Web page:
Last summer we began tracking tweets that mention Donald Trump in preparation for our talk at Strata NY. At the time it looked like things were only going to get more interesting so we kept watching and, as of Feb 1, we’d processed over 59 million tweets. With the Iowa caucus last week it seemed like a good time to revisit some of our earlier analysis. We’ll focus specifically on the 48 hours spanning the caucuses, from 7pm EST on Sunday Jan 31 to 7pm EST on Tuesday Feb 2.
From a high level
First, some basics. We’re using the Twitter public streaming API to capture tweets that mention the key words “Trump” (covers “DonaldTrump”, “Trump4President”, etc), “WakeUpAmerica”, and “MakeAmericaGreatAgain”. In the 161 days of collection prior to February we observed an average of 374,778 tweets per day. Over In the 48 hours spanning the Iowa caucus we observed 2,052,099 tweets from 701,814 unique Twitter accounts. The number of tweets captured per hour during this time shows a significant spike on Feb 1 around 10pm EST as results are announced.
Slightly more than half of the 2 million tweets are retweets, and a sentiment analysis using a lexicon tuned for social media shows a slight trend towards the use of positive terms.
Looking at the users
But what really interested us was looking at patterns in the engagement behavior of those 700,000 users. We started by rank-ordering each account that tweeted during this time period by the time of their first tweet. With this value we used Salt (our open source Spark library for scalable data visualization) to plot a heatmap of all 2M tweets in a user-rank vs time space. The result is a plot that looks somewhat like the up-slope of a mountain plot where “hotter” colors indicate more tweets at that time/user-rank region.
The mountain plot shows us a number of characteristics of the collected data in a single view. Most obvious is the temporal distribution of the data, most notably the band of higher activity levels in the middle of the image, around 10pm EST (3am GMT). The slope of the …slope of the mountain is proportional to the rate of new user engagement - that is, the cumulative total number of observed user accounts participating in the conversation by time. The new engagement rate remains consistent throughout the day on Feb 1 but has a dramatic increase just before official results are announced and continues until people start going to bed.
There are a few notable hot-spots in this plot worth exploring. The first is around three areas of intense activity, shown in detail below.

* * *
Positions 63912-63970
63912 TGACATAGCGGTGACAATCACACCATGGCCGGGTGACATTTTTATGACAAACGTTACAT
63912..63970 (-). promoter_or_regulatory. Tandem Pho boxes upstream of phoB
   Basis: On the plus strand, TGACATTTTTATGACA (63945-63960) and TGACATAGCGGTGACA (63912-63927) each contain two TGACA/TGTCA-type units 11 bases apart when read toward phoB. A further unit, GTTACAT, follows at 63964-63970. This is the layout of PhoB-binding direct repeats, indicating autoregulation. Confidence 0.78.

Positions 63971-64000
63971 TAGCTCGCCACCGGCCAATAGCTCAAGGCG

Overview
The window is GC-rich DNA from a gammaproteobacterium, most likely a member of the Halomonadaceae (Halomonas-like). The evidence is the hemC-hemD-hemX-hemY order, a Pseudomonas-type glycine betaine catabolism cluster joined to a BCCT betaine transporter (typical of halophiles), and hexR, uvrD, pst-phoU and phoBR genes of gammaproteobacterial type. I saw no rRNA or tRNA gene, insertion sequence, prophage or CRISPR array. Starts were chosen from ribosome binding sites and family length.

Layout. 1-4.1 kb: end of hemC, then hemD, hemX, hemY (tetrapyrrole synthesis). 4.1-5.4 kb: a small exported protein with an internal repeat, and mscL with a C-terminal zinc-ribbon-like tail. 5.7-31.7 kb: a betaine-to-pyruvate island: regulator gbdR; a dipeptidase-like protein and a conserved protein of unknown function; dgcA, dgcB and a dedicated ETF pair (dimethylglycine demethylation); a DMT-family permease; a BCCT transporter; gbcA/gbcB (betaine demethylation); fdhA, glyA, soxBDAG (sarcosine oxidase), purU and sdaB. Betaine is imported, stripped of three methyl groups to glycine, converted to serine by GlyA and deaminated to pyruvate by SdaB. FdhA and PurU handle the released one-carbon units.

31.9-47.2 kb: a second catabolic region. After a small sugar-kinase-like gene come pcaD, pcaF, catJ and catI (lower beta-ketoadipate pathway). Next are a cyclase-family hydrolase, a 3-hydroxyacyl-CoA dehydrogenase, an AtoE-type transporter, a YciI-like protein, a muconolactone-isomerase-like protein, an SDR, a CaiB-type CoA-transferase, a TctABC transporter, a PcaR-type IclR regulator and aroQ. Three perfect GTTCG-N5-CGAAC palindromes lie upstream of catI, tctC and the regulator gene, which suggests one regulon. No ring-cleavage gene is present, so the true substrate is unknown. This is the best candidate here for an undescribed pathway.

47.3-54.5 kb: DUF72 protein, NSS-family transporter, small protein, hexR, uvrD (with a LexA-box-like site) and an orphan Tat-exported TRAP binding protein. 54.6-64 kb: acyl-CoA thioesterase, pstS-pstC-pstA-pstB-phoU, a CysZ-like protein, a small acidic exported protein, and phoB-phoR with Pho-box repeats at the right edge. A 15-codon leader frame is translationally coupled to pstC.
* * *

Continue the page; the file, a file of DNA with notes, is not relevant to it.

Lasting between one and two hours in length, these bursts of activity are interesting because they are limited to a narrow band of users - a small subset of accounts tweeting about Donald Trump with relative coordination. Examining these tweets further shows that more than half of the tweets in these regions are retweets of either @NewsBreaksLive or @Drudge_Report_ (note the small username difference, it is not @Drudge_Report). Further examination of these accounts shows they both tweet the same content at a rate of about one tweet per minute.
A random sampling of the user accounts seen retweeting these two bots in these bursts shows account names like
eyuf_ozenon28 which, at the time of writing this, have all been suspended by Twitter. Moreover, all of the suspended accounts that we checked retweeted both @Drudge_Report_ and @NewsBreaksLive.
Another interesting pattern in the data appears as a horizontal stripe just above the 100k user mark. Zooming in quite closely to the 10pm time period we see the following striking pattern:
Over the course of 1.5 hours, four bursts of activity occur involving more than 2,000 Twitter accounts that appear as sharp upwards traces as content propagates through the network. Drilling into these tweets further shows that 99% are retweets of either @PoliticsJim or @VIralBuzzNewss. Furthermore, the accounts doing the retweeting are all named things like @JuneMoland, @JuneWreke, and @JuneBraunstone. Like the Drudge_Report_ above, the same accounts appear to retweet both @PoliticsJim and @VIralBuzzNewss. Taking a look at a sample of these accounts we see what amounts to June Bots:
Tweets mentioning Donald Trump appear to be a treasure trove of interesting patterns. We look forward to exploring different dimensions of this data as primary season gets under way.